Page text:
Mitchell: We do formal reviews twice a year. We ask the associates to do their own evaluation based on their job and the goals that they were asked to achieve; then their supervisor or manager reviews them. The two copresidents sit in on many, but not all, of them. We try very hard to stress the positive side, their strengths, without emphasizing where they have not been able to achieve their goals. But we certainly point out where we think there's room for improvement and where there's room for growth and learning.
And from time to time, we give surprise hugs, surprise bonuses, which is always fun to do. After our fiscal year ends, in the last couple of years, we've been able to share a little extra compensation with all our associates, which really creates a team atmosphere. It makes people feel involved, included, recognized, and rewarded, and that's important.
GMJ: Why is inclusion so important?
Mitchell: Feeling included invests you in decisions, whatever you do. Most people can give you examples of how they've felt excluded in work situations rather than feeling included. When we bring new associates aboard, we often hear that no one's ever asked them how they could improve in their job role. They've just been told the rules and regulations, to read the manual, to follow it and do it. That makes people feel excluded because they are excluded.
For example, we have a relatively new collection under the design of Brunello Cucinelli, and everyone in the women's department will go to a product knowledge seminar on it. They'll see the whole collection, our buyers will talk about what we've bought, and the sales associates can add to the order for their particular customers. There will be wine and hors d'oeuvres for everyone, and some people will end up going out to dinner.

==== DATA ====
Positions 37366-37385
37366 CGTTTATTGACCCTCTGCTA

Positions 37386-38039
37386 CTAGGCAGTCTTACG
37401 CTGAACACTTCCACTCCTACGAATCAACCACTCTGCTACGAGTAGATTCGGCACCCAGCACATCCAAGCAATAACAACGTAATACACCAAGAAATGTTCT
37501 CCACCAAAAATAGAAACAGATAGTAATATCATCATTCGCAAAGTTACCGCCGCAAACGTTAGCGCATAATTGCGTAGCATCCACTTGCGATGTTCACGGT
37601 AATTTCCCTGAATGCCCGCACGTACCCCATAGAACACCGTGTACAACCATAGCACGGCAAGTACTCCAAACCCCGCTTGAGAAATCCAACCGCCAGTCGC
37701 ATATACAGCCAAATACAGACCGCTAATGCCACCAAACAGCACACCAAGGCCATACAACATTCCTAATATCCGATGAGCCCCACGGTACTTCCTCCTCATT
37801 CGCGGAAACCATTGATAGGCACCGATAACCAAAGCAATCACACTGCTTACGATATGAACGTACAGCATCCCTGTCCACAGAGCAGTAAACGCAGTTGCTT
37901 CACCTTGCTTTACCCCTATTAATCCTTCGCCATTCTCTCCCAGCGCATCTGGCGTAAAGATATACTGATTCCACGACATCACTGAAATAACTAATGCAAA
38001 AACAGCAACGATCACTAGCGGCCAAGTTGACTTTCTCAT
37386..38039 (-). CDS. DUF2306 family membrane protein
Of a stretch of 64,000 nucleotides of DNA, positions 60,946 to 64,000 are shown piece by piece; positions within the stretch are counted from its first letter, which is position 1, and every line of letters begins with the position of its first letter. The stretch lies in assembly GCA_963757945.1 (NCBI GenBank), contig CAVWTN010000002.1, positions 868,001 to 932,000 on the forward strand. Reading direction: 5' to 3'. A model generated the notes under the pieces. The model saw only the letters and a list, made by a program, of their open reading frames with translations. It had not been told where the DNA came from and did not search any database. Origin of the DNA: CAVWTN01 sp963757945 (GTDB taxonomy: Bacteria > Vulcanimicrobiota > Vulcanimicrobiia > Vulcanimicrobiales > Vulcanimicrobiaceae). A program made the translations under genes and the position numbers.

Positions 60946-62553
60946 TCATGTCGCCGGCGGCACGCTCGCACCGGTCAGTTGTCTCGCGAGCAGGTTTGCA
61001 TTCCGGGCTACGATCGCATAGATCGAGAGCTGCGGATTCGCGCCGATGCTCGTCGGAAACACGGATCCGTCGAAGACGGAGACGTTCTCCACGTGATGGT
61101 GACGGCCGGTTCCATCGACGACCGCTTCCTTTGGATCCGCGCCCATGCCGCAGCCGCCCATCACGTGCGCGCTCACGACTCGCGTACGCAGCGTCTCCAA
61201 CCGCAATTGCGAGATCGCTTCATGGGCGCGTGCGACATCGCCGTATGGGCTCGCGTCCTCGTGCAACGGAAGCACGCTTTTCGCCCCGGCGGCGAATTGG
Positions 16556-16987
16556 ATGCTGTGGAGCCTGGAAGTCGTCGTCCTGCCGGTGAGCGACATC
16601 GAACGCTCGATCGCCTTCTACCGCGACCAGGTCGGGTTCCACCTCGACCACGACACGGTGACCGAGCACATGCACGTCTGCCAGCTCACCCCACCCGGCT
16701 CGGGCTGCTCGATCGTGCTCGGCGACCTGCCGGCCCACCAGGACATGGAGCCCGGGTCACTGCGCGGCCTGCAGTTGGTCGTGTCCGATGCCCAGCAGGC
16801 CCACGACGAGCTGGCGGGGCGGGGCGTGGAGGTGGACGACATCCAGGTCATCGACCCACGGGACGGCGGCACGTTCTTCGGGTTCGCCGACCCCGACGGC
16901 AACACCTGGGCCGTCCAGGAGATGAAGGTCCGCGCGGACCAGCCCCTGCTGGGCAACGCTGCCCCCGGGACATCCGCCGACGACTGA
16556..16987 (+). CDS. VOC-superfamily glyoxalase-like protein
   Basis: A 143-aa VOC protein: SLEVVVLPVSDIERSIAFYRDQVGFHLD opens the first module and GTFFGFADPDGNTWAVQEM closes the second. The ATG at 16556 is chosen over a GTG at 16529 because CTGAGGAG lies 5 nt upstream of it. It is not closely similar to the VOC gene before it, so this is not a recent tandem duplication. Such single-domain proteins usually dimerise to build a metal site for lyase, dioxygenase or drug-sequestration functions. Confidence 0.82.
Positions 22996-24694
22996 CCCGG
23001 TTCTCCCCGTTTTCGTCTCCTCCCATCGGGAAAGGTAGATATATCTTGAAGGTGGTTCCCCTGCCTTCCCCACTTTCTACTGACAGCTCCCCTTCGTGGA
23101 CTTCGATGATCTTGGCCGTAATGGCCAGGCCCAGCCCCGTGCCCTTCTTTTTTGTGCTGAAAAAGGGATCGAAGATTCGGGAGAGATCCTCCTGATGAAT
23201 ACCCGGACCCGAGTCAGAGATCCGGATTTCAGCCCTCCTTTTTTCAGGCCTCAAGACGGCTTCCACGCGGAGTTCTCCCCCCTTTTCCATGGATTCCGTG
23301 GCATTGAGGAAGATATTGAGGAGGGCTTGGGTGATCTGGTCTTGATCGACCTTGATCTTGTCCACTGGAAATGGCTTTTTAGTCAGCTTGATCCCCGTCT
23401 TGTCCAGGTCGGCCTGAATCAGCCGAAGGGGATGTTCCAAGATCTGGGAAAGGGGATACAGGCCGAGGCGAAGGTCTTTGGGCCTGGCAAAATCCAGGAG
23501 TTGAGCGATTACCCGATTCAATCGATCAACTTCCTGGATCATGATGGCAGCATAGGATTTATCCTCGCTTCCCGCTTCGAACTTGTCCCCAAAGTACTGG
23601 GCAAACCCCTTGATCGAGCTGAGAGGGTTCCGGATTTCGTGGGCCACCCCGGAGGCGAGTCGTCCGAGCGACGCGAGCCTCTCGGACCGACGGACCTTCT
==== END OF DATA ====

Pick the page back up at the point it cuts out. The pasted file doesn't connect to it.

From time to time, we bring in the fitters and the tailors to product seminars, and we sometimes include them in buying trips. We take them to Italy, because we might want their opinion on a certain collection or to see the factory. We include as many people as we can who are directly involved in the decision-making process. Even if their ideas aren't always used, at least they have had the opportunity to feel a part of that process. Then when we announce something, everybody feels invested; everybody knows that they had an opportunity to tell the owners how they felt about it. It's very successful.
GMJ: How do you get input from people?
Mitchell: First, you have to be genuine about it. If you don't genuinely want input, then you shouldn't ask for it. You have to invite people to tell you candidly how they feel. When you genuinely want their input, you invite their opinions, because their opinions count.
One of the downsides is that it takes more time, because you have meeting after meeting, and some people think that you're slow and you can't make up your mind. But when you make a decision, everybody feels that they're part of it.